Source:This neural network—which you can read about here, basically it’s a computing network modeled on animal nervous systems—has eleven layers of neurons, which makes it possible to ID millions of house numbers a day from the Street View raw image data. “We can, for example, transcribe all the views we have of street numbers in France in less than an hour using our Google infrastructure,” write the engineers in a new Arxiv paper about the project. What about the numbers that are too blurry for this giant brain to make sense of? No prob—those are identified by humans as part of a second generation CAPTCHA program. So you may have already contributed to the cause, without even realizing it.
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And every day at school, he would get a free lunch from a government program. He told Eloise he didn’t want a free lunch. He wanted his own lunch. One in a brown paper bag, just like the other kids.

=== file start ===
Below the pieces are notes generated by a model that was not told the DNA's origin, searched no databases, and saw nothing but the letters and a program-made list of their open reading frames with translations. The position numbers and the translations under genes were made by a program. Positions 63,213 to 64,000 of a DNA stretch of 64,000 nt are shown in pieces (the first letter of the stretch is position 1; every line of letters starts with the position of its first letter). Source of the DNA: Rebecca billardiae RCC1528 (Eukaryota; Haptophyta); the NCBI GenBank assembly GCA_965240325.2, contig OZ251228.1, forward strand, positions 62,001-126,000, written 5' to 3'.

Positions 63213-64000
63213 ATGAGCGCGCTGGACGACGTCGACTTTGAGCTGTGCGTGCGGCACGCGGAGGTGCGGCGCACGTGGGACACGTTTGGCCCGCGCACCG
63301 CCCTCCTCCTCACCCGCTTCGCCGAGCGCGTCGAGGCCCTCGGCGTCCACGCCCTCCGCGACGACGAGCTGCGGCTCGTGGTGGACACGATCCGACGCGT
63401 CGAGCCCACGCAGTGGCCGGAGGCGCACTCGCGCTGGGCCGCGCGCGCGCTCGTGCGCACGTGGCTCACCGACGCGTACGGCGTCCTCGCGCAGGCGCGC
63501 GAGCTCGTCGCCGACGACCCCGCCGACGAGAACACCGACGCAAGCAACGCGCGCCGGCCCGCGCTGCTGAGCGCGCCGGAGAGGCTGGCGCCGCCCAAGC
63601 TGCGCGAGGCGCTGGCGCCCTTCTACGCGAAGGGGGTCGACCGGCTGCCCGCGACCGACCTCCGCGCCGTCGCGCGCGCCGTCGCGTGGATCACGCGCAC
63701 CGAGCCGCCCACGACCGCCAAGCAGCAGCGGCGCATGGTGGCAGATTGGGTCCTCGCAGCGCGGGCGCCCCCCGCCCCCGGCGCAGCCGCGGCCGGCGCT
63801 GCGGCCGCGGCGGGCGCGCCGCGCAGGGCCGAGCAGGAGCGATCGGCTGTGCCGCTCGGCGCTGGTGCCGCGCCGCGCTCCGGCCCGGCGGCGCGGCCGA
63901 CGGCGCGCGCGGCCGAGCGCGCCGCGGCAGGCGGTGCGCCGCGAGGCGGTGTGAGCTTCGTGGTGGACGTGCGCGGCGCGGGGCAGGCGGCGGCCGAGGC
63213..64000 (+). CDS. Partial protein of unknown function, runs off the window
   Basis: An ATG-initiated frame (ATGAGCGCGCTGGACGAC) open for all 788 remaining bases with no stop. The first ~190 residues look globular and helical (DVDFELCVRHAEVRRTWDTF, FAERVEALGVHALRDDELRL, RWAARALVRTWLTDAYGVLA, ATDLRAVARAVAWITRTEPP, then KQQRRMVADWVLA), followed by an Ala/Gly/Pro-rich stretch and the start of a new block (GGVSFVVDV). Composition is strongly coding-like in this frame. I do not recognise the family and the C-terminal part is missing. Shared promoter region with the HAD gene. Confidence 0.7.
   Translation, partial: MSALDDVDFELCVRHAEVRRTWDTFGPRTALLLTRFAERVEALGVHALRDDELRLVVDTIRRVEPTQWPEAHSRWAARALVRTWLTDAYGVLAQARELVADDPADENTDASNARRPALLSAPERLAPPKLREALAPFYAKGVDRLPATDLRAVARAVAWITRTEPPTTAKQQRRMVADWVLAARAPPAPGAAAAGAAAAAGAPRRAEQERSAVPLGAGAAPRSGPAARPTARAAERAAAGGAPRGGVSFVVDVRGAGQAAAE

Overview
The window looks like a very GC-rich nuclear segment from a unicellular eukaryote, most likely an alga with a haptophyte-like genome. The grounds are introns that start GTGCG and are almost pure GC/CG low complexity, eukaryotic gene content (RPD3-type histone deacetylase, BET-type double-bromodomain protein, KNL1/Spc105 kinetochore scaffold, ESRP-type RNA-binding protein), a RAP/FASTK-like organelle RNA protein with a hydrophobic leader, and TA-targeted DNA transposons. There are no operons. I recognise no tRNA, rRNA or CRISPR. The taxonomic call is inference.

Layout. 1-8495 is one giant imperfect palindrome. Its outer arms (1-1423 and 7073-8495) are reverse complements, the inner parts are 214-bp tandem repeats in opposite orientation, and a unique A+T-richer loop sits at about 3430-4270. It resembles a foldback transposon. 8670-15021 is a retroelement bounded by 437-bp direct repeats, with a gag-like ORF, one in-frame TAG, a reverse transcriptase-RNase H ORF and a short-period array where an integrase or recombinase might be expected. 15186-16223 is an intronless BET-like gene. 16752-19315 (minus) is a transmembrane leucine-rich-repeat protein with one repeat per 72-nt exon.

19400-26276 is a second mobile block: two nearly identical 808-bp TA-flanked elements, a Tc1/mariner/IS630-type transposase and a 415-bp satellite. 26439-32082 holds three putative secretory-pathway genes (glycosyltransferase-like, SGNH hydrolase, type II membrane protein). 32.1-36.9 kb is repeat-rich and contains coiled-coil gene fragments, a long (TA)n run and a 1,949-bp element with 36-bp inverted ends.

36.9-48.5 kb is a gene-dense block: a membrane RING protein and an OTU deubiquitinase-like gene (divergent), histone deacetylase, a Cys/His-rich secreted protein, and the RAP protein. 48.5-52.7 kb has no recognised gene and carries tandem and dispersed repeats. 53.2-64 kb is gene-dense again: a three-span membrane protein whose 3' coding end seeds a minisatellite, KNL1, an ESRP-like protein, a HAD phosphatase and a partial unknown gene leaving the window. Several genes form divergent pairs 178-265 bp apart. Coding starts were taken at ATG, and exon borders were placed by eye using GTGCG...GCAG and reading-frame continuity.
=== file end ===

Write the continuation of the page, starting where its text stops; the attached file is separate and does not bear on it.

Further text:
He wanted one, he said, because he knew a kid with a brown paper bag had someone who cared for him. This is what the Left does not understand."
Paul Ryan shames kids from low-income families who get free lunches.by suggesting that their families don’t care for them.
So, is this the GOP’s new “outreach” - shaming children for being born into a poor family and telling them their family doesn’t care about them because they are poor?
These people are bullies. They get off on making the poor feel like shit.
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HEY IMPORTANT THING. I just got this email: